Netflix's Wild Wild Country Explores the Northwest's Most Notorious Cult

Comments

1
It's good to be the Baghwan.
2
i got sucker punched in a belltown by one of these fucks. asswipe admitted it was unprovoked, didn’t know why he did it, he just did. he waited for me outside the bar until it closed and then asked me to punch him back...color under the sun unclefuck.
3
@2 the fuck? That a spiritually advanced move?
4
Does it bother anyone else that the reviewer started off two separate paragraphs with the same conjunctive adverb ("Indeed")? No, just me?
5
One hot mess. Too long and too reliant on the views of Osho's lieutenants. Also incurious about the internal workings/manipulations of Rajneeshpuram operations and the abuse of its members. By the end I wanted to punch Swami Prem Niren in the face even more than Sheela.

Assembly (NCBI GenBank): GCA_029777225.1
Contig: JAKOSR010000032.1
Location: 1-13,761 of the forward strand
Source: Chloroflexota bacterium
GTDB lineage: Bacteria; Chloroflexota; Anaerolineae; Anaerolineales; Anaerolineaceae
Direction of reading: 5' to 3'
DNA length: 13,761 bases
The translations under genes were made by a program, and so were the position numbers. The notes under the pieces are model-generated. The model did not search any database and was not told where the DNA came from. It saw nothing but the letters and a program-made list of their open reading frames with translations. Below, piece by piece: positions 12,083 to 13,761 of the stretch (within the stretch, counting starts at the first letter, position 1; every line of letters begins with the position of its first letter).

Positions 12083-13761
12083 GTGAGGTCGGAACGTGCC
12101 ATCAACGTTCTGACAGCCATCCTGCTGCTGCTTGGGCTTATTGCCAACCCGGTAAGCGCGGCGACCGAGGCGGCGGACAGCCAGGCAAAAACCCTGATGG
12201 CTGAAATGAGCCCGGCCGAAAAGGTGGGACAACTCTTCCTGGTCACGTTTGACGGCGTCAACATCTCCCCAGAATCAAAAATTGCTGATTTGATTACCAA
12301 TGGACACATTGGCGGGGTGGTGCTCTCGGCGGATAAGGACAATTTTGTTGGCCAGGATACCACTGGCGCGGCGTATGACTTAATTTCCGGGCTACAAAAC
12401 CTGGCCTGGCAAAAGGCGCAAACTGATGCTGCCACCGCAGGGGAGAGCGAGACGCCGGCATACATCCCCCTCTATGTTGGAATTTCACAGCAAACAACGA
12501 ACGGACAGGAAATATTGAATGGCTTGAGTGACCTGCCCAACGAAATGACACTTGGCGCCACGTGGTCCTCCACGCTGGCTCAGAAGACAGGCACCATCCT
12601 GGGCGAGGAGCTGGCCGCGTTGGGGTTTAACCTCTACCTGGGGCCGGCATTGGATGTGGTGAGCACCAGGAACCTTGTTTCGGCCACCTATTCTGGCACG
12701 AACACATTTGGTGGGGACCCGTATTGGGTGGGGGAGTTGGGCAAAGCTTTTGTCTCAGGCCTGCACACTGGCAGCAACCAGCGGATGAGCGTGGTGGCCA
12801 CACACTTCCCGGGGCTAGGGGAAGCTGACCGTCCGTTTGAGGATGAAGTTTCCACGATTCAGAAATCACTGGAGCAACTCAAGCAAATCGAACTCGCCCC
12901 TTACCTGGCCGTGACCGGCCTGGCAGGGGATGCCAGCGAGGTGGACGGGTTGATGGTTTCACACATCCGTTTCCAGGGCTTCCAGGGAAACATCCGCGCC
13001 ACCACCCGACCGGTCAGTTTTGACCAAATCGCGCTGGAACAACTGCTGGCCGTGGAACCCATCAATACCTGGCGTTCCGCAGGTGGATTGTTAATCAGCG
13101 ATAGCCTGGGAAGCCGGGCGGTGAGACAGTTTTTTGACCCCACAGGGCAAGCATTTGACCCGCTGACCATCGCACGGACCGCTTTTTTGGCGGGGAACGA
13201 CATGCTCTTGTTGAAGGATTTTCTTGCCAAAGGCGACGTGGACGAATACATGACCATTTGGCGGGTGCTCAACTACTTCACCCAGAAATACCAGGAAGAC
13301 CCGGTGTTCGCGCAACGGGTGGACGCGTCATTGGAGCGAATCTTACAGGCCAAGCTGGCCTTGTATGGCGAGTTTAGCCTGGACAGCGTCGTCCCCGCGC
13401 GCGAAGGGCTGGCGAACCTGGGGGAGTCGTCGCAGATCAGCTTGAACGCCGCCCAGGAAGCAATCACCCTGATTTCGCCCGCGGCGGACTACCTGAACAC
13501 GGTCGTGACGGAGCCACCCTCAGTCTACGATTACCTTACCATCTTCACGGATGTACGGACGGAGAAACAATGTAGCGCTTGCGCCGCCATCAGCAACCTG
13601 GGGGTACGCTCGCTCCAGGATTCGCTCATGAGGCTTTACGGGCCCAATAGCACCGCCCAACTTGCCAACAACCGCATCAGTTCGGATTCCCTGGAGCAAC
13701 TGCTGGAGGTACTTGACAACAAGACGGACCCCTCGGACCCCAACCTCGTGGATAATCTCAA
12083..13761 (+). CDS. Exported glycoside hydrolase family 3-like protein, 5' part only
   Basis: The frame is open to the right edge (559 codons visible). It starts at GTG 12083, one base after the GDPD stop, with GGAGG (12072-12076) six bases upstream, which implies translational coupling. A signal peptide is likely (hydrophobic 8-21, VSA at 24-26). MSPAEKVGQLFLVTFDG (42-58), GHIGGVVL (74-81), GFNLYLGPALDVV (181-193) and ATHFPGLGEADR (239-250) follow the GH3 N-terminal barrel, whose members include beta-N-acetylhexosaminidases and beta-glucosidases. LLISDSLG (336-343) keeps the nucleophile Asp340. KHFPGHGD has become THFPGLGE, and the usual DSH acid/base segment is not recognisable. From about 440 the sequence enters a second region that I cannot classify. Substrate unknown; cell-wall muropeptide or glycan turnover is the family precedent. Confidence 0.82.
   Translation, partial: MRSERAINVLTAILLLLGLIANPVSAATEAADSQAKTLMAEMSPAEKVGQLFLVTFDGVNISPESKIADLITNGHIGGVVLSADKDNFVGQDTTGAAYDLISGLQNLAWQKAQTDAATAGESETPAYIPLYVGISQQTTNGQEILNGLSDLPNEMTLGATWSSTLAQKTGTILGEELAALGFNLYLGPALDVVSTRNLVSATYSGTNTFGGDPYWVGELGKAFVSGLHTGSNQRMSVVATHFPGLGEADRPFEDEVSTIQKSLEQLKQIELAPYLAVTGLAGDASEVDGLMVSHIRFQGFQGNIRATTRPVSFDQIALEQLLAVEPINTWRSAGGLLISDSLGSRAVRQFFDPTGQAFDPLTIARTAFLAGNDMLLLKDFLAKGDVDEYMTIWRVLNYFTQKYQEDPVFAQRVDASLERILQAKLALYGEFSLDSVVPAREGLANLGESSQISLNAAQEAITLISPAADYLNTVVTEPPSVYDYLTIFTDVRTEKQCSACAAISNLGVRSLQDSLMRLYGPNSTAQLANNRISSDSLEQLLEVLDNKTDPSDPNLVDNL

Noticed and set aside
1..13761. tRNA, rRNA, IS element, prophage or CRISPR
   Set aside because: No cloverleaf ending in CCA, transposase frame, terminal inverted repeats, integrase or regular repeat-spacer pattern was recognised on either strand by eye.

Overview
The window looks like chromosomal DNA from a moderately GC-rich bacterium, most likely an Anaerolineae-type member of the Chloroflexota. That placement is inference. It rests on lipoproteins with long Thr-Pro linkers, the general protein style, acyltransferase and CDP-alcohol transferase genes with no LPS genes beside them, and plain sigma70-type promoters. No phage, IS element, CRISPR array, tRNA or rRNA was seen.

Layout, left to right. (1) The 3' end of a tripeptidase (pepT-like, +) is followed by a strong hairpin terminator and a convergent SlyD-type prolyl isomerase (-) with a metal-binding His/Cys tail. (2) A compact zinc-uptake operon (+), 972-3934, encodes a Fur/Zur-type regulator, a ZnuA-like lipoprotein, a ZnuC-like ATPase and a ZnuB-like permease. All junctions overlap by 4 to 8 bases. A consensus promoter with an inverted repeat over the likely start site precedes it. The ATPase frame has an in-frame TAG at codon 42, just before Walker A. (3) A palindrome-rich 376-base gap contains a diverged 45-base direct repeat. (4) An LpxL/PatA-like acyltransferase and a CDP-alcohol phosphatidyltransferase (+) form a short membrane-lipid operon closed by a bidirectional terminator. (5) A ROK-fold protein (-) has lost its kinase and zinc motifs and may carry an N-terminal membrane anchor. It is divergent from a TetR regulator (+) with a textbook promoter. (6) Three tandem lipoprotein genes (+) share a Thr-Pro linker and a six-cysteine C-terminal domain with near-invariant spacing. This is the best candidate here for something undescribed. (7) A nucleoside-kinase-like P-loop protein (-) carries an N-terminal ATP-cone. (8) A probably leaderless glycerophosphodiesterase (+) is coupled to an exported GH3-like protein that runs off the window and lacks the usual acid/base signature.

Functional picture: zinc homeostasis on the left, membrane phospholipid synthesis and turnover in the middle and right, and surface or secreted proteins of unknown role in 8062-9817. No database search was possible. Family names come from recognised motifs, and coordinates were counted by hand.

6
The reviewer summed up my thoughts perfectly. Couldn't agree more.
7
it had waaaay too much music in it.
8
One of the interesting things to me about the review is a lack of consideration that perhaps the Oregonians are indoctrinated, too. What cult do we live in? How are we made and remade into the people we are under contemporary capitalism? We think of ourselves as not somehow 'indoctrinated', yet we are living at a time of mass inequality, intense alienation, lack of care for fellow human beings, mental health crises, and political leadership that wants to drive us into extinction while making themselves incredibly wealthy. Why is one a cult, and the other not? I think the documentary provokes these thoughts by understanding the hypocrisy of the situation: a handful of white settler colonialists who drove mass genocide (and continue to) getting angry at new settlers for disrupting their way of life? The irony is delicious, and one the filmmakers do explore.